GENRE: YA Urban Fantasy
Luke’s broad frame filled the small porch, blocking the way down the stairs and to my car. I was already late for cross country practice and really didn’t have the energy to rehash his need for me to quit for the millionth time. But the expression on his face made it clear. We were in for another fight.
“Don’t go, Emma.” Luke wrapped his arms around my waist and pulled me close to snuggle my neck. “I have counseling later. I need you when I get back.”
“I’ll be back.” I tried to remain firm and pushed lightly against his chest. “I have practice every day.” I knew counseling was rough. An hour of dredging up all the reasons it wasn’t your fault your life sucked. Running was my way of dealing with my crappy life. Iwas Luke’s way. Every day he held me and told he needed me. That he wouldn’t be here if it wasn’t for me. He scared me when he said those words.
“Then why do I have to ask you every day?” His voice had an edge that confirmed it— he wasn’t going to let me go easily.
I stood on my tip toes and kissed his cheek in an attempt to lighten his mood. “I’ll be done at five and we’ll go eat.”
Luke voice was rough. He fingers brushed against my throat, playing with a small turquoise pendant he’d given me earlier in the day. “Stay.”
I'm not sure where the story is going, but all I can think in my head is that Emma is an idiot! Punch him! Run away! Don't you dare put up with that!
If you want the reader to relate to your main character, we need to see a reason why she'd put up with this behavior (a boyfriend physically restraining her?) or make his behavior a bit more subtle in the beginning. Maybe he eases up in the next sentence. I hope so or I'd be done with your main character.
A few suggestions:
You've got a typo in the sentence "Every day he held me and told [me] he needed me."
I'd rather Luke just says "I wouldn't be here if it wasn't for you." And then have Emma think: It scares me every time he says this, rather than telling the reader that he's saying it. Just show us and then you can delete "Every day he held me and told he needed me." We get to see it happening instead.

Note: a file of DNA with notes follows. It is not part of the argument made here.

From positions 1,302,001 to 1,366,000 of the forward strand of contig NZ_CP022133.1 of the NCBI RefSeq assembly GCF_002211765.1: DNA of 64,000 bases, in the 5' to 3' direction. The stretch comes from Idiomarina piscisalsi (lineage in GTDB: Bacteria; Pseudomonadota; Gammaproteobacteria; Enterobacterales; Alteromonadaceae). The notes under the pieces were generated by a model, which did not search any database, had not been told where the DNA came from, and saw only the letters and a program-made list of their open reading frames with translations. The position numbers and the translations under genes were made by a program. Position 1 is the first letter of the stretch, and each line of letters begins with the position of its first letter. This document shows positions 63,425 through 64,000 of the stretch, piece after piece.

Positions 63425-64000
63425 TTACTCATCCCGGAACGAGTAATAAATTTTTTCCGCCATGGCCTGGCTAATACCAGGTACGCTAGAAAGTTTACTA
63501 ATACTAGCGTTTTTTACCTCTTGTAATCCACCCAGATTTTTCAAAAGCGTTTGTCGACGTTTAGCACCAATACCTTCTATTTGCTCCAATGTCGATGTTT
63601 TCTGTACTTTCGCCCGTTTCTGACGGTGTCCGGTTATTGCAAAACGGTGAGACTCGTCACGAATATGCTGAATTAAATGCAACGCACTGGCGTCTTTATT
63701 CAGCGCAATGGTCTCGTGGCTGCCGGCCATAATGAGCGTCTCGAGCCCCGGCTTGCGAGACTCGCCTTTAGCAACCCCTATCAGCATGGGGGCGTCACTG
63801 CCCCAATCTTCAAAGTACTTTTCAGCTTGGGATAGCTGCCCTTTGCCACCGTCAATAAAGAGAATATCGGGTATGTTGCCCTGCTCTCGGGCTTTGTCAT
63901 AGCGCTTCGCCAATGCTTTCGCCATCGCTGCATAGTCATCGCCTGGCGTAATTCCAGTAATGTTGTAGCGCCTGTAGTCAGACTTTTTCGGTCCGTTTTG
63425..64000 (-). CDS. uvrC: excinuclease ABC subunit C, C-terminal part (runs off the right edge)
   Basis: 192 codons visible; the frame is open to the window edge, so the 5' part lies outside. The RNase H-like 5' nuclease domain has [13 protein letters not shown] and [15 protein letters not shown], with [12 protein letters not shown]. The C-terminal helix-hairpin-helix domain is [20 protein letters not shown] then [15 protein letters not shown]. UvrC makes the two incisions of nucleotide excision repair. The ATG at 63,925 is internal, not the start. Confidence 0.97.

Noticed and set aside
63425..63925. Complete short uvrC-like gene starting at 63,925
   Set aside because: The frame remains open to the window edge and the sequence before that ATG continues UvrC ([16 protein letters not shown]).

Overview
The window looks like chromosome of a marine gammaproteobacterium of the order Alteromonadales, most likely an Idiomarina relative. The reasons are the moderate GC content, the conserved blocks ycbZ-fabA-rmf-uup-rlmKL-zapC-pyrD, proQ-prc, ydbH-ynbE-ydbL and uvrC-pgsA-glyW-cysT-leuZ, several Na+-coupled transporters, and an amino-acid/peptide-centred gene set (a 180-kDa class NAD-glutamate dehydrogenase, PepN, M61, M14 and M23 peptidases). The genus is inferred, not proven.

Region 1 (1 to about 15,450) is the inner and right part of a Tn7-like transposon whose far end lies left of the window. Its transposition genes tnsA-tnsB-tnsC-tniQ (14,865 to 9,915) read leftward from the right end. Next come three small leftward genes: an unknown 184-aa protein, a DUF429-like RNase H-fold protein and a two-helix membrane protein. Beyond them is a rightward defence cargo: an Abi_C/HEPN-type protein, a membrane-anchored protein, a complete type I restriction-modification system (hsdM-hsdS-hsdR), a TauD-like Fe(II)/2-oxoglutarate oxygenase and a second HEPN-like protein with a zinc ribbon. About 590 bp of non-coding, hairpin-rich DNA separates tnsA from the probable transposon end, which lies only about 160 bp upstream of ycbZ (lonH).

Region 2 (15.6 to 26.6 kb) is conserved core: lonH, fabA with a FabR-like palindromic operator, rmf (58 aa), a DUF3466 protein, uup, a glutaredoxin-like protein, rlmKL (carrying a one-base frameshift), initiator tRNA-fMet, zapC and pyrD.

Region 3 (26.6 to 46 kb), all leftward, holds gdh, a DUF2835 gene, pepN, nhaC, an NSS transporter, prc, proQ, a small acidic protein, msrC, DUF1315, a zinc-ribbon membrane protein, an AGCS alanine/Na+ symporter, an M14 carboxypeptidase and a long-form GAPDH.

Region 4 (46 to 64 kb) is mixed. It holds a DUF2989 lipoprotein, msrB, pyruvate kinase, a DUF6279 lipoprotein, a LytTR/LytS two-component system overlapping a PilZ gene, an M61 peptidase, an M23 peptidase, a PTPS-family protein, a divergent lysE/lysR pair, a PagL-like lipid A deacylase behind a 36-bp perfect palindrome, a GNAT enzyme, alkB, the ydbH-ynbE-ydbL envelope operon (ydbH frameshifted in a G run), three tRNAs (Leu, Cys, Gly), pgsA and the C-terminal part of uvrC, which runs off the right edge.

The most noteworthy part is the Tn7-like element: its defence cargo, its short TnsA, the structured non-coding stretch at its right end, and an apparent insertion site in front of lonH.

That said, you've done a great job of invoking some emotion in me, the reader, since I already hate Luke a lot. I'd absolutely keep reading!
I also thing the very end has some errors, unless I'm missing something.ReplyDelete
"Luke voice was rough."
I think you mean "Luke's voice was rough"
"He fingers brushed against my throat, playing with a small turquoise pendant he'd given me earlier in the day."
I think you want "His fingers..."
Just some small things to tidy up, otherwise it is a good start, athough I do agree I already can't stand Luke. If that was the intent, that mission accomplished!
I think this excerpt is intriguing with the genre of urban fantasy. The first 250 def. reads as contemporary.ReplyDelete
I love the tension you've set up!
I can really feel the tension! I'm already wary/hating Luke and cringing in preparation for the argument. I want Emma to get to her car and go running!ReplyDelete
It's only 250 words, I know, but I feel like I need to know Emma isn't with a jerk for no reason. I'm also curious how old the characters are. At first glance it doesn't sound like urban fantasy, but I don't think that's a problem.
I've worked a lot with kids and I think you've captured both the tone and the topic that captures youngsters: Learning how to be loving.ReplyDelete
I'm totally curious about who has the bigger problems - Luke or Emma - and who is the bigger (temporary) jerk. I would read on...
Reminds me a little of Louis Sachar.